Cotuit Center for the Arts’s Ari Lew wasn’t just Sam, the beleaguered reservations line operator in Becky Mode’s one-man show, “Fully Committed”—he was 33 men and women.
In addition to Sam, the aspiring actor stuck working the reservations line in the basement of a trendy New York City restaurant that specializes in molecular gastronomy, he’s also Jean Claude, the snooty French maître d’hôtel; Stephanie the hostess; Bob, the manager of the reservations line who can’t seem to make it in to work; and the petulant chef who sounds more like a surfer dude than the creature of foods “infused with pipe tobacco” and “edible dirt.”
Mr. Lew is also Sam’s recently widowed father; Bryce, the chipper assistant to the ridiculously demanding Gwyneth Paltrow, Sam’s well-meaning but unhelpful actor friend; and myriad other colorful characters, from Midwesterners to senior citizens.
Customers demand reservations, they demand specific tables, they demand round tables; the list of absurdities goes on and on. Sam keeps his cool, but it isn’t easy.
On top of all this, Sam misses his chance to eat lunch because he can’t get out of the basement; he’s called upon to clean up a mess in the men’s bathroom just before the chef jets off in a private helicopter. And, it’s looking like he won’t be getting any callbacks on his latest audition, or be able to get home for Christmas.
The show takes its name from the restaurant’s policy to tell customers it is “fully committed,” rather than all booked up. The underlying meaning—that half the callers should be committed themselves—is not lost on the audience.
Calls come through on the reservation line, the restaurant phone, the direct line to the chef, and Sam’s cellphone. Mr. Lew deftly hands them all.
Ruthe Lew directs her son in the show. Mr. Lew seems like he might have been channeling the last character he played at CCftA, the neurotic Felix Unger of “The Odd Couple,” for some of the restaurant callers.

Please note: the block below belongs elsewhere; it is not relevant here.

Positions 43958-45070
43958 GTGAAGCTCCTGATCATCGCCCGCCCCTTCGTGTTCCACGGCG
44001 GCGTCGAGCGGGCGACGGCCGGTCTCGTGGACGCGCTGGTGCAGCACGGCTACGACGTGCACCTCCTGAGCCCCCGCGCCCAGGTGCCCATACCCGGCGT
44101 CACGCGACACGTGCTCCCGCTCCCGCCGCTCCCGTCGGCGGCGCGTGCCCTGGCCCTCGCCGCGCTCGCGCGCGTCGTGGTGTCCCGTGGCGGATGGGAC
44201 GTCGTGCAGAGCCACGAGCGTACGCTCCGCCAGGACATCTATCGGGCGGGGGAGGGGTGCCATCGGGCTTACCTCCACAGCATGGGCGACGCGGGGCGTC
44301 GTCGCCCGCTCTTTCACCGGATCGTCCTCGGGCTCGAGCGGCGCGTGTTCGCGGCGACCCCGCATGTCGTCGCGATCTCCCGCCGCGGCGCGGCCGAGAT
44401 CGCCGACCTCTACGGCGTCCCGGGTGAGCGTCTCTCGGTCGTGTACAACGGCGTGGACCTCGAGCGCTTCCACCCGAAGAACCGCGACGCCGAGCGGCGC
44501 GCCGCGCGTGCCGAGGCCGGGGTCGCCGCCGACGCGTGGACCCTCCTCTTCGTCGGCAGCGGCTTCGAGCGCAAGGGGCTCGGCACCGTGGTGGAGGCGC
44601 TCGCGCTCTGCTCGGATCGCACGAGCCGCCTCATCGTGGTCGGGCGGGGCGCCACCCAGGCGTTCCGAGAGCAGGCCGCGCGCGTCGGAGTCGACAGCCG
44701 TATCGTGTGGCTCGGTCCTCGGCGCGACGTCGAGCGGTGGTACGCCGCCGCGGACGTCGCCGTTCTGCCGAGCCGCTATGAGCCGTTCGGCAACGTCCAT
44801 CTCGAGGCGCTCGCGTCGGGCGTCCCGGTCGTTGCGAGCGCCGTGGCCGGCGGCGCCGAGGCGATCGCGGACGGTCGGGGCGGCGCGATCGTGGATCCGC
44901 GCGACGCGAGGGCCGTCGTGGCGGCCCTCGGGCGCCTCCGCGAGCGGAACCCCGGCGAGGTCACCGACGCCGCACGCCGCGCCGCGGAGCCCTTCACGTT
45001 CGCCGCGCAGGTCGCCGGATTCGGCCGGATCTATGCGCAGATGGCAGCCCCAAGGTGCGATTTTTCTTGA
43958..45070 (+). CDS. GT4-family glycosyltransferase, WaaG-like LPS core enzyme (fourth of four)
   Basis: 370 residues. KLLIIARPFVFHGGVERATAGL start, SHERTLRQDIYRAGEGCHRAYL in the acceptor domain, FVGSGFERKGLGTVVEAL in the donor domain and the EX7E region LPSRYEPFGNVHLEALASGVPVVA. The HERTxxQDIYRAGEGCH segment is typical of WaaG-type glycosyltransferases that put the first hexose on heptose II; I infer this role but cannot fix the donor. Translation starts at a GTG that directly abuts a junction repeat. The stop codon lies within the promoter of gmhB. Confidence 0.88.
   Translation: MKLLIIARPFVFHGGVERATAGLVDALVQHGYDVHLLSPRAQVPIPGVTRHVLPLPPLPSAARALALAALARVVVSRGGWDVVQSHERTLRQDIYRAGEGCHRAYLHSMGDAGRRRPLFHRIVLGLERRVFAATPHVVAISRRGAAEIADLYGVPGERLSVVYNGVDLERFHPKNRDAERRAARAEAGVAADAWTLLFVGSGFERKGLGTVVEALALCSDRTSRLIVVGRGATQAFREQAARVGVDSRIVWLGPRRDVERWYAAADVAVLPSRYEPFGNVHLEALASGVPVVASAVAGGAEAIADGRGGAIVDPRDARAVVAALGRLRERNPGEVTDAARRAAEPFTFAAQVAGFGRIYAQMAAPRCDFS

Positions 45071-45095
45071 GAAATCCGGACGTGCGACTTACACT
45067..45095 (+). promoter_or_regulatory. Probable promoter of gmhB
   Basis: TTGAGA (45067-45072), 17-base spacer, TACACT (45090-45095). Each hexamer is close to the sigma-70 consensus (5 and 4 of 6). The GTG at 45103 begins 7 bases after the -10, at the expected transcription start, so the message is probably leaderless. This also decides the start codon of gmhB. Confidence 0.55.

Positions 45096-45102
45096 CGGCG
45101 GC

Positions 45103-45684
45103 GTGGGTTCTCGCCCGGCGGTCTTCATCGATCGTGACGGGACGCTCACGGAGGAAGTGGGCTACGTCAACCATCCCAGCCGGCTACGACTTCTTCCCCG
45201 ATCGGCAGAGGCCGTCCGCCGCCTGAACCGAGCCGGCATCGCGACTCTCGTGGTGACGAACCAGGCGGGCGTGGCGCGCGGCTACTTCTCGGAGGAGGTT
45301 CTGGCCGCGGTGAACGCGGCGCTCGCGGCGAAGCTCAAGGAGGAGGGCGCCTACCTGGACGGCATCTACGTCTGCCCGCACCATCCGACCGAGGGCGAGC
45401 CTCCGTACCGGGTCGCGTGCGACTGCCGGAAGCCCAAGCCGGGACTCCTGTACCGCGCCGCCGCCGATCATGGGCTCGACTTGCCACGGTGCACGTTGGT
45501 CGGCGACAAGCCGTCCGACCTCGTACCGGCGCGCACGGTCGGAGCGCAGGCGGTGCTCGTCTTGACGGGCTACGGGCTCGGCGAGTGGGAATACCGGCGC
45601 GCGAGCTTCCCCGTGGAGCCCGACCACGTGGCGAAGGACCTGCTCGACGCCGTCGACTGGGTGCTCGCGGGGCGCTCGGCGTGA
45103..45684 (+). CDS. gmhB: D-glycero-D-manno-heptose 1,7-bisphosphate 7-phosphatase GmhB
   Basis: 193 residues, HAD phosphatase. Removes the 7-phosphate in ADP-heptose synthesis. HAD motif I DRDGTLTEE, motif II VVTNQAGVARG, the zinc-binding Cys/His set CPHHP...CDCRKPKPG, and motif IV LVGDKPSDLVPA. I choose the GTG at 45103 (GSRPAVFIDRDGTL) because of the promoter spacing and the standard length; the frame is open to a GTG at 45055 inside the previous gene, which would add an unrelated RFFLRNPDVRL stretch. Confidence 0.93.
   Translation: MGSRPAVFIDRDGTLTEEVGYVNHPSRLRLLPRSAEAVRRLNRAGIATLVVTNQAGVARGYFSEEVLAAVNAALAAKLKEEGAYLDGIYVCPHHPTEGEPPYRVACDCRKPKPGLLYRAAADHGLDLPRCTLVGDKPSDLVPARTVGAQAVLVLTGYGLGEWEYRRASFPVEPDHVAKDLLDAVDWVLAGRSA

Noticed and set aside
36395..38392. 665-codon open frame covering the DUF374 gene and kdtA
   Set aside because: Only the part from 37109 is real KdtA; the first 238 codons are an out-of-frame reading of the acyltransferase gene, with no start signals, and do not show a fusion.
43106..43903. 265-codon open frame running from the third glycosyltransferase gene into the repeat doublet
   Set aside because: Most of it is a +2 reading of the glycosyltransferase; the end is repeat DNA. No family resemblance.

For the most part the play is laugh-out-loud funny, with Sam dealing with one over-the-top customer, co-worker, or situation after another, but the play also has heart.
In one particularly emotional and convincing scene between Sam and Sam’s dad, Sam tries to break the news that he can’t get home for the holidays while his dad tries (unsuccessfully) not to sound too disappointed. The audience, a full house last Friday, June 7, was silent during the exchange, at which point they likely forgot that Mr. Lew was, in fact, playing both characters.
Over the course of the 70-minute show Sam’s luck changes, mainly because the way he sees his situation changes. Despite the frantic nature of the play, Mr. Lew creates in Sam a character worthy of cheering for. He also creates 32 other fully believable characters by simply using his voice, gestures and posturing.
“Fully Committed” continues at CCftA’s Black Box Theater through June 23 with performances Thursday through Saturday at 7:30 PM and Sunday at 4 PM. Tickets are $20, $15 for members, It’s well worth seeing.